Abbott lifts mask requirement starting March 10


Alyssa Muprhy

The Texas Education Agency released new guidelines for schools upon Governor Greg Abbott’s decision to end the state’s mask mandate on March 10. “Under this updated guidance, a public school system’s current practices on masks may continue unchanged,” TEA said in a news release. “Local school boards have full authority to determine their local mask policy.” In Frisco ISD, there’s been no change in policy as of Thursday, March 4, 2021 as freshman Ny’el Harris and the rest of the students and staff on campus are still required to wear masks.

By Trisha Dasgupta, Liberty High School - TX

The mask mandate in Texas will be no more starting March 10, after Governor Greg Abbott has announced on Tuesday that Texas will fully reopen and the state-wide mask mandate will be repealed, with businesses and buildings allowed to open at 100 percent capacity.

“Too many Texans have been sidelined from employment opportunities,” Abbott said in his statement. “Too many small business owners have struggled to pay their bills. This must end. It is now time to open Texas 100 percent.”

As of Wednesday, Frisco ISD has no clear plan as to how the announcement will affect the COVID-19 mitigation plan, but masks will be enforced in school buildings until further notice.

“Frisco ISD will make a determination regarding our Disease Mitigation Guidelines after weighing state guidance and the input of local health experts and medical advisers,” FISD spokesperson Meghan Cone said via email. “TEA often issues both requirements and recommendations. It is unclear what their guidance will be at this time.”

But on Wednesday, the Texas Education Agency released new guidelines for schools: “Under this updated guidance, a public school system’s current practices on masks may continue unchanged. Local school boards have full authority to determine their local mask policy.”

As of Wednesday evening, Frisco ISD has not released a statement regarding TEA’s new guidelines. However, starting March 10, all businesses will be able to open at full capacity, mask fines will not be enforced, and social distancing will not be enforced in public areas. Many health and medical professionals have voiced their concerns about the repeal of these mitigation protocols, including Dr. Lauren Ancel Meyers, the director of the University of Texas COVID-19 Modeling Consortium.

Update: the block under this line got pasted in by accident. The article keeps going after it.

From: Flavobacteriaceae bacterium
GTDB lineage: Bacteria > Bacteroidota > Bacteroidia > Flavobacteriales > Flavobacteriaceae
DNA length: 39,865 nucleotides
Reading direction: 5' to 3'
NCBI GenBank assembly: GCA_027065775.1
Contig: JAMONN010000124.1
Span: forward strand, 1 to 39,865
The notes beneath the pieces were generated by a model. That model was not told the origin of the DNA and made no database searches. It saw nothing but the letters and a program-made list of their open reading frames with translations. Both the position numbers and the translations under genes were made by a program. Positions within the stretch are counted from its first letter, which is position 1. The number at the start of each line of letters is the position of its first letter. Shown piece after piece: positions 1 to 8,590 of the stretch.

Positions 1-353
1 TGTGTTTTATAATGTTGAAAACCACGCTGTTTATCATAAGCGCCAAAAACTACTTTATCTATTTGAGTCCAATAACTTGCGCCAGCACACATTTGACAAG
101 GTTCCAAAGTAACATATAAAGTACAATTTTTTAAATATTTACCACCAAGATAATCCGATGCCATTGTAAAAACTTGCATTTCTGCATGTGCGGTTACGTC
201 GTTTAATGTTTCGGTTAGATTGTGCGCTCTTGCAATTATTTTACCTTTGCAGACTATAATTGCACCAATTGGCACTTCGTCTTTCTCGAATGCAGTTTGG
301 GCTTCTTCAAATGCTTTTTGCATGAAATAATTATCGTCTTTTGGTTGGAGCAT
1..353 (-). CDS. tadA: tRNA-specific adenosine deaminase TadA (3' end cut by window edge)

“The fact that things are headed in the right direction doesn’t mean we have succeeded in eradicating the risk,” Dr. Meyers said in a statement to the Associated Press. “Masks are one of the most effective strategies to curb the spread.”

The CDC has also addressed the decision to reopen Texas.

“I think we at the CDC have been very clear that now is not the time to release all restrictions,” Director of the Centers for Disease Control, Dr. Rochelle P. Walensky, said in a statement to the White House press corps. “The next month or two is really pivotal with how this pandemic goes as we scale up vaccinations, we really do need to decrease the amount of the virus that is circulating as we are trying to vaccinate all of the public.”

Although it isn’t clear as to how the announcement will affect Frisco ISD schools yet, many students work in businesses that will be affected by the removal of the mask mandate.

“I definitely believe it was too soon to repeal the mask mandate,” senior Emma Gow said. “Although it’s scary, I think a lot of people will be able to do their part by staying home unless necessary and continuing to wear their masks.”

Gow works at Chick-fil-A, making her an essential worker during this pandemic. The removal of the mask mandate increases her concerns for safety, and she doesn’t feel ready to work without proper guidelines yet.

“I think a lot of us at work aren’t ready to work without masks, it will still be a while until we work without them,” Gow said. “It will be a little concerning with more and more customers coming in without masks, but we will do our best to still make it a safe and comfortable environment for everyone.”

Acknowledging the coronavirus is still prevalent in Texas, Abbott wants the onus to be on individuals and not the state.

“Make no mistake, COVID-19 has not disappeared, but it is clear from the recoveries, vaccinations, reduced hospitalizations, and safe practices that Texans are using that state mandates are no longer needed,” Abbott said in a news release. “[Tuesday’s] announcement does not abandon safe practices that Texans have mastered over the past year. Instead, it is a reminder that each person has a role to play in their own personal safety and the safety of others. With this executive order, we are ensuring that all businesses and families in Texas have the freedom to determine their own destiny.”

This story was originally published on Wingspan on March 3, 2021.